Over the years, ransomware has escalated from a curiosity and fringe occurrence to a full-blown crisis that induces cold sweats and panic amongst security and IT workers, especially those working with stretched IT resources. At its core, ransomware is simply a form of malware that cyber threat actors use to infect computers or networks, then encrypt files and data, to make them inaccessible until the owner has paid a ransom. Of course, even paying the ransom is no guarantee that access will be restored by the perpetrators.
Recent Ransomware Trends and Targets
According to a tally by the threat intelligence firm Recorded Future, just this year alone, 230 ransomware attacks targeting public, state, and local governments and healthcare providers have been reported. Another recent study reports that over 500 schools incurred ransomware attacks this year through October. Additionally, a recent U.S. Government interagency report indicates that, on average, there have been 4,000 daily ransomware attacks since early 2016 (a 300% increase over the 1,000 daily ransomware attacks reported in 2015).
The Global Ransomware Marketplace Report ranked RDP as the #1 ransomware attack vector, with phishing in the #2 spot. As the report states, “the ability to proliferate ransomware across partitioned networks and backups has made RDP a favorite target.” Interestingly, most of the organizations hit by ransomware had outsourced IT, and, of the organizations that paid the ransom, 64% had outsourced IT.
In recent years, governments, schools, and hospitals have stood out as some of the industries most prominently victimized by ransomware. Often, these organizations are targets of opportunity due to aging systems, lack of funding, limited personnel resources, and poor basic cybersecurity practices. They often rely heavily on outsourcing to vendors for the day-to-day management, patching, and updating of their systems. Additionally, a number of schools and other organizations, or their insurers, have paid the ransom, which only improves the ROI part of the equation for attackers.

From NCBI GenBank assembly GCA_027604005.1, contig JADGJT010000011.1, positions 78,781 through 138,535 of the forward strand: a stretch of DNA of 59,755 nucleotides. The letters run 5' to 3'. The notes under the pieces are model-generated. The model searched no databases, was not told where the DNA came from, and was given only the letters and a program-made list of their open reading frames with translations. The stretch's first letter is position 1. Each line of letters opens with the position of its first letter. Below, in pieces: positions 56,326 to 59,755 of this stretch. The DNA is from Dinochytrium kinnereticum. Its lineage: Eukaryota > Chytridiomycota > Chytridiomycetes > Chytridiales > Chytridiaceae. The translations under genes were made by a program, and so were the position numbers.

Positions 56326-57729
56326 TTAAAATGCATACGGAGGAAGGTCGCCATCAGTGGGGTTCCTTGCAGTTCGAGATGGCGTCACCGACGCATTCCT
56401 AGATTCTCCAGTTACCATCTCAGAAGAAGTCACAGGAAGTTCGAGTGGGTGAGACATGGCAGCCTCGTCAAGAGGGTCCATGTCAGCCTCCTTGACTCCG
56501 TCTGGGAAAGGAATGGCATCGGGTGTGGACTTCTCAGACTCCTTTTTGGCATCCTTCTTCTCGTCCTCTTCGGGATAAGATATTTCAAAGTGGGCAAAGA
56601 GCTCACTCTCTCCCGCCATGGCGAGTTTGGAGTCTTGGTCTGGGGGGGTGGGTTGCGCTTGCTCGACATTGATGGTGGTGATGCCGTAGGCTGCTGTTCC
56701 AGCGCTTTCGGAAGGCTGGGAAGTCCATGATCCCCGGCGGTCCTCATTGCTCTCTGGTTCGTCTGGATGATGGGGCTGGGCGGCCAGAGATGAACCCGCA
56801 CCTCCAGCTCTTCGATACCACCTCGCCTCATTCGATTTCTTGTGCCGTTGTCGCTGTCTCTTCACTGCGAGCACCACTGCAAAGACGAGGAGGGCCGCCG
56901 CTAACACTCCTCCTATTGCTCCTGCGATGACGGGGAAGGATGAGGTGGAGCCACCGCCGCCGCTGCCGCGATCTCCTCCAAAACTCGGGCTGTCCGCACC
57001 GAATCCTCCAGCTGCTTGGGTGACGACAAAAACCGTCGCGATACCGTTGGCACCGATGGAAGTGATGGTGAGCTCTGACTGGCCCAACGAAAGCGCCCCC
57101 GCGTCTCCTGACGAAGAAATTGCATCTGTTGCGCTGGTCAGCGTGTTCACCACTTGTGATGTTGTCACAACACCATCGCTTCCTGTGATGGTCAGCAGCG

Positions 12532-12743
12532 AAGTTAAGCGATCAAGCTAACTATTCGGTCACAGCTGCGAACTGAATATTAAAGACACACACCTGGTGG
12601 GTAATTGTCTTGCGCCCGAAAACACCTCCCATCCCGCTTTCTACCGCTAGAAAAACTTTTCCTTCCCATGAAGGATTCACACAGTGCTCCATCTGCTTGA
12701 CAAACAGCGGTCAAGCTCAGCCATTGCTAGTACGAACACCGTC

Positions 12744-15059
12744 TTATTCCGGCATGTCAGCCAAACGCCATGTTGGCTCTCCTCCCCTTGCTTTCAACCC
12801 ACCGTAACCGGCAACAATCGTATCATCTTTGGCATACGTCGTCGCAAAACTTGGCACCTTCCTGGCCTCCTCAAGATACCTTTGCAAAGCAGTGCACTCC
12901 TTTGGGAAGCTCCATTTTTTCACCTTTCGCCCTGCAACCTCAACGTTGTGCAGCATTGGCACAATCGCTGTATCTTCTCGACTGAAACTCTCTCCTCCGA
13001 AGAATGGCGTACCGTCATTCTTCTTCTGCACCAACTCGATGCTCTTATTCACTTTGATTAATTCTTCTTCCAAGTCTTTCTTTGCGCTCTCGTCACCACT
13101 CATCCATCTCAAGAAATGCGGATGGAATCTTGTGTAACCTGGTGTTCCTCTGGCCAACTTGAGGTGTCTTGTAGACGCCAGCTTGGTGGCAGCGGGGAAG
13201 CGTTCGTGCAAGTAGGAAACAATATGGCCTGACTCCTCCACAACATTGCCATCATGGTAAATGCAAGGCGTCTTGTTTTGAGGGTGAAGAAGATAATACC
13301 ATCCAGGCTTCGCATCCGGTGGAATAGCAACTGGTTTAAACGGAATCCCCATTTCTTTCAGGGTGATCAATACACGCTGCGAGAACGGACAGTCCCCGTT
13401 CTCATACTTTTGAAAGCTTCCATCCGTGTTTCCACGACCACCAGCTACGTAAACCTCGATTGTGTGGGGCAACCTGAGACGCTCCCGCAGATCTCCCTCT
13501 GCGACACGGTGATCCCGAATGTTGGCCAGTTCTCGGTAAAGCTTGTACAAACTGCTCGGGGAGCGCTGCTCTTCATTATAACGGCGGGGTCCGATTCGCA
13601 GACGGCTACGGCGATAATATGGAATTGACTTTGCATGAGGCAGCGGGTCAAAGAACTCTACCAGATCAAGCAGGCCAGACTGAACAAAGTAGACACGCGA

A recent Vanderbilt study has also demonstrated the cost to human life as a result of ransomware attacks. As many as 36 additional deaths per 10,000 heart attacks occurred annually at the hundreds of hospitals examined that experienced ransomware attacks. From downtime and economic devastation, to loss of life, today’s ransomware is clearly beyond the scope of mere nuisance—it’s a deadly serious matter. So, what are we getting wrong, and what changes can we make to get it right when it comes to ransomware defenses?
Proven Ransomware Mitigation Strategies
There’s no silver bullet cyber defense to repel all varieties of ransomware, but there are strategic IT security practices and key technologies that will eliminate many types of ransomware outright and dramatically reduce your overall risk of suffering a devastating ransomware, or other malware attack for that matter.
So, how can your organization significantly improve its chances at avoiding predation by ransomware?
1. Bolster your security around remote access pathways into your environment.
Remote access, particularly by third-party vendors, is often the weakest link in network security. Many factors contribute to the unique difficulties of securing third-party access. Vendors authorized to access the network and applications might not adhere to the organization’s same level of security protocols. Perhaps they use weak, or worse yet, default passwords, or share a single set of credentials amongst numerous people.
Last year, the FBI issued a public service announcement regarding the increased use of remote desktop protocol (RDP) by cyber threat actors, including using it to inject ransomware in compromised remote systems. In fact, according to research by Avast, some ransomware strains spread almost exclusively via RDP
Another risky practice is the use of VPN to extend “secure” access to vendors. Hackers often target VPNs to compromise the supply chain and then steal sensitive company data. VPNs generally provide broad, often excessive, access to network resources. Not only does this create a potential surface for mischief, but it also gives even the legitimate third-party user access to far more than the one or two applications they might really need.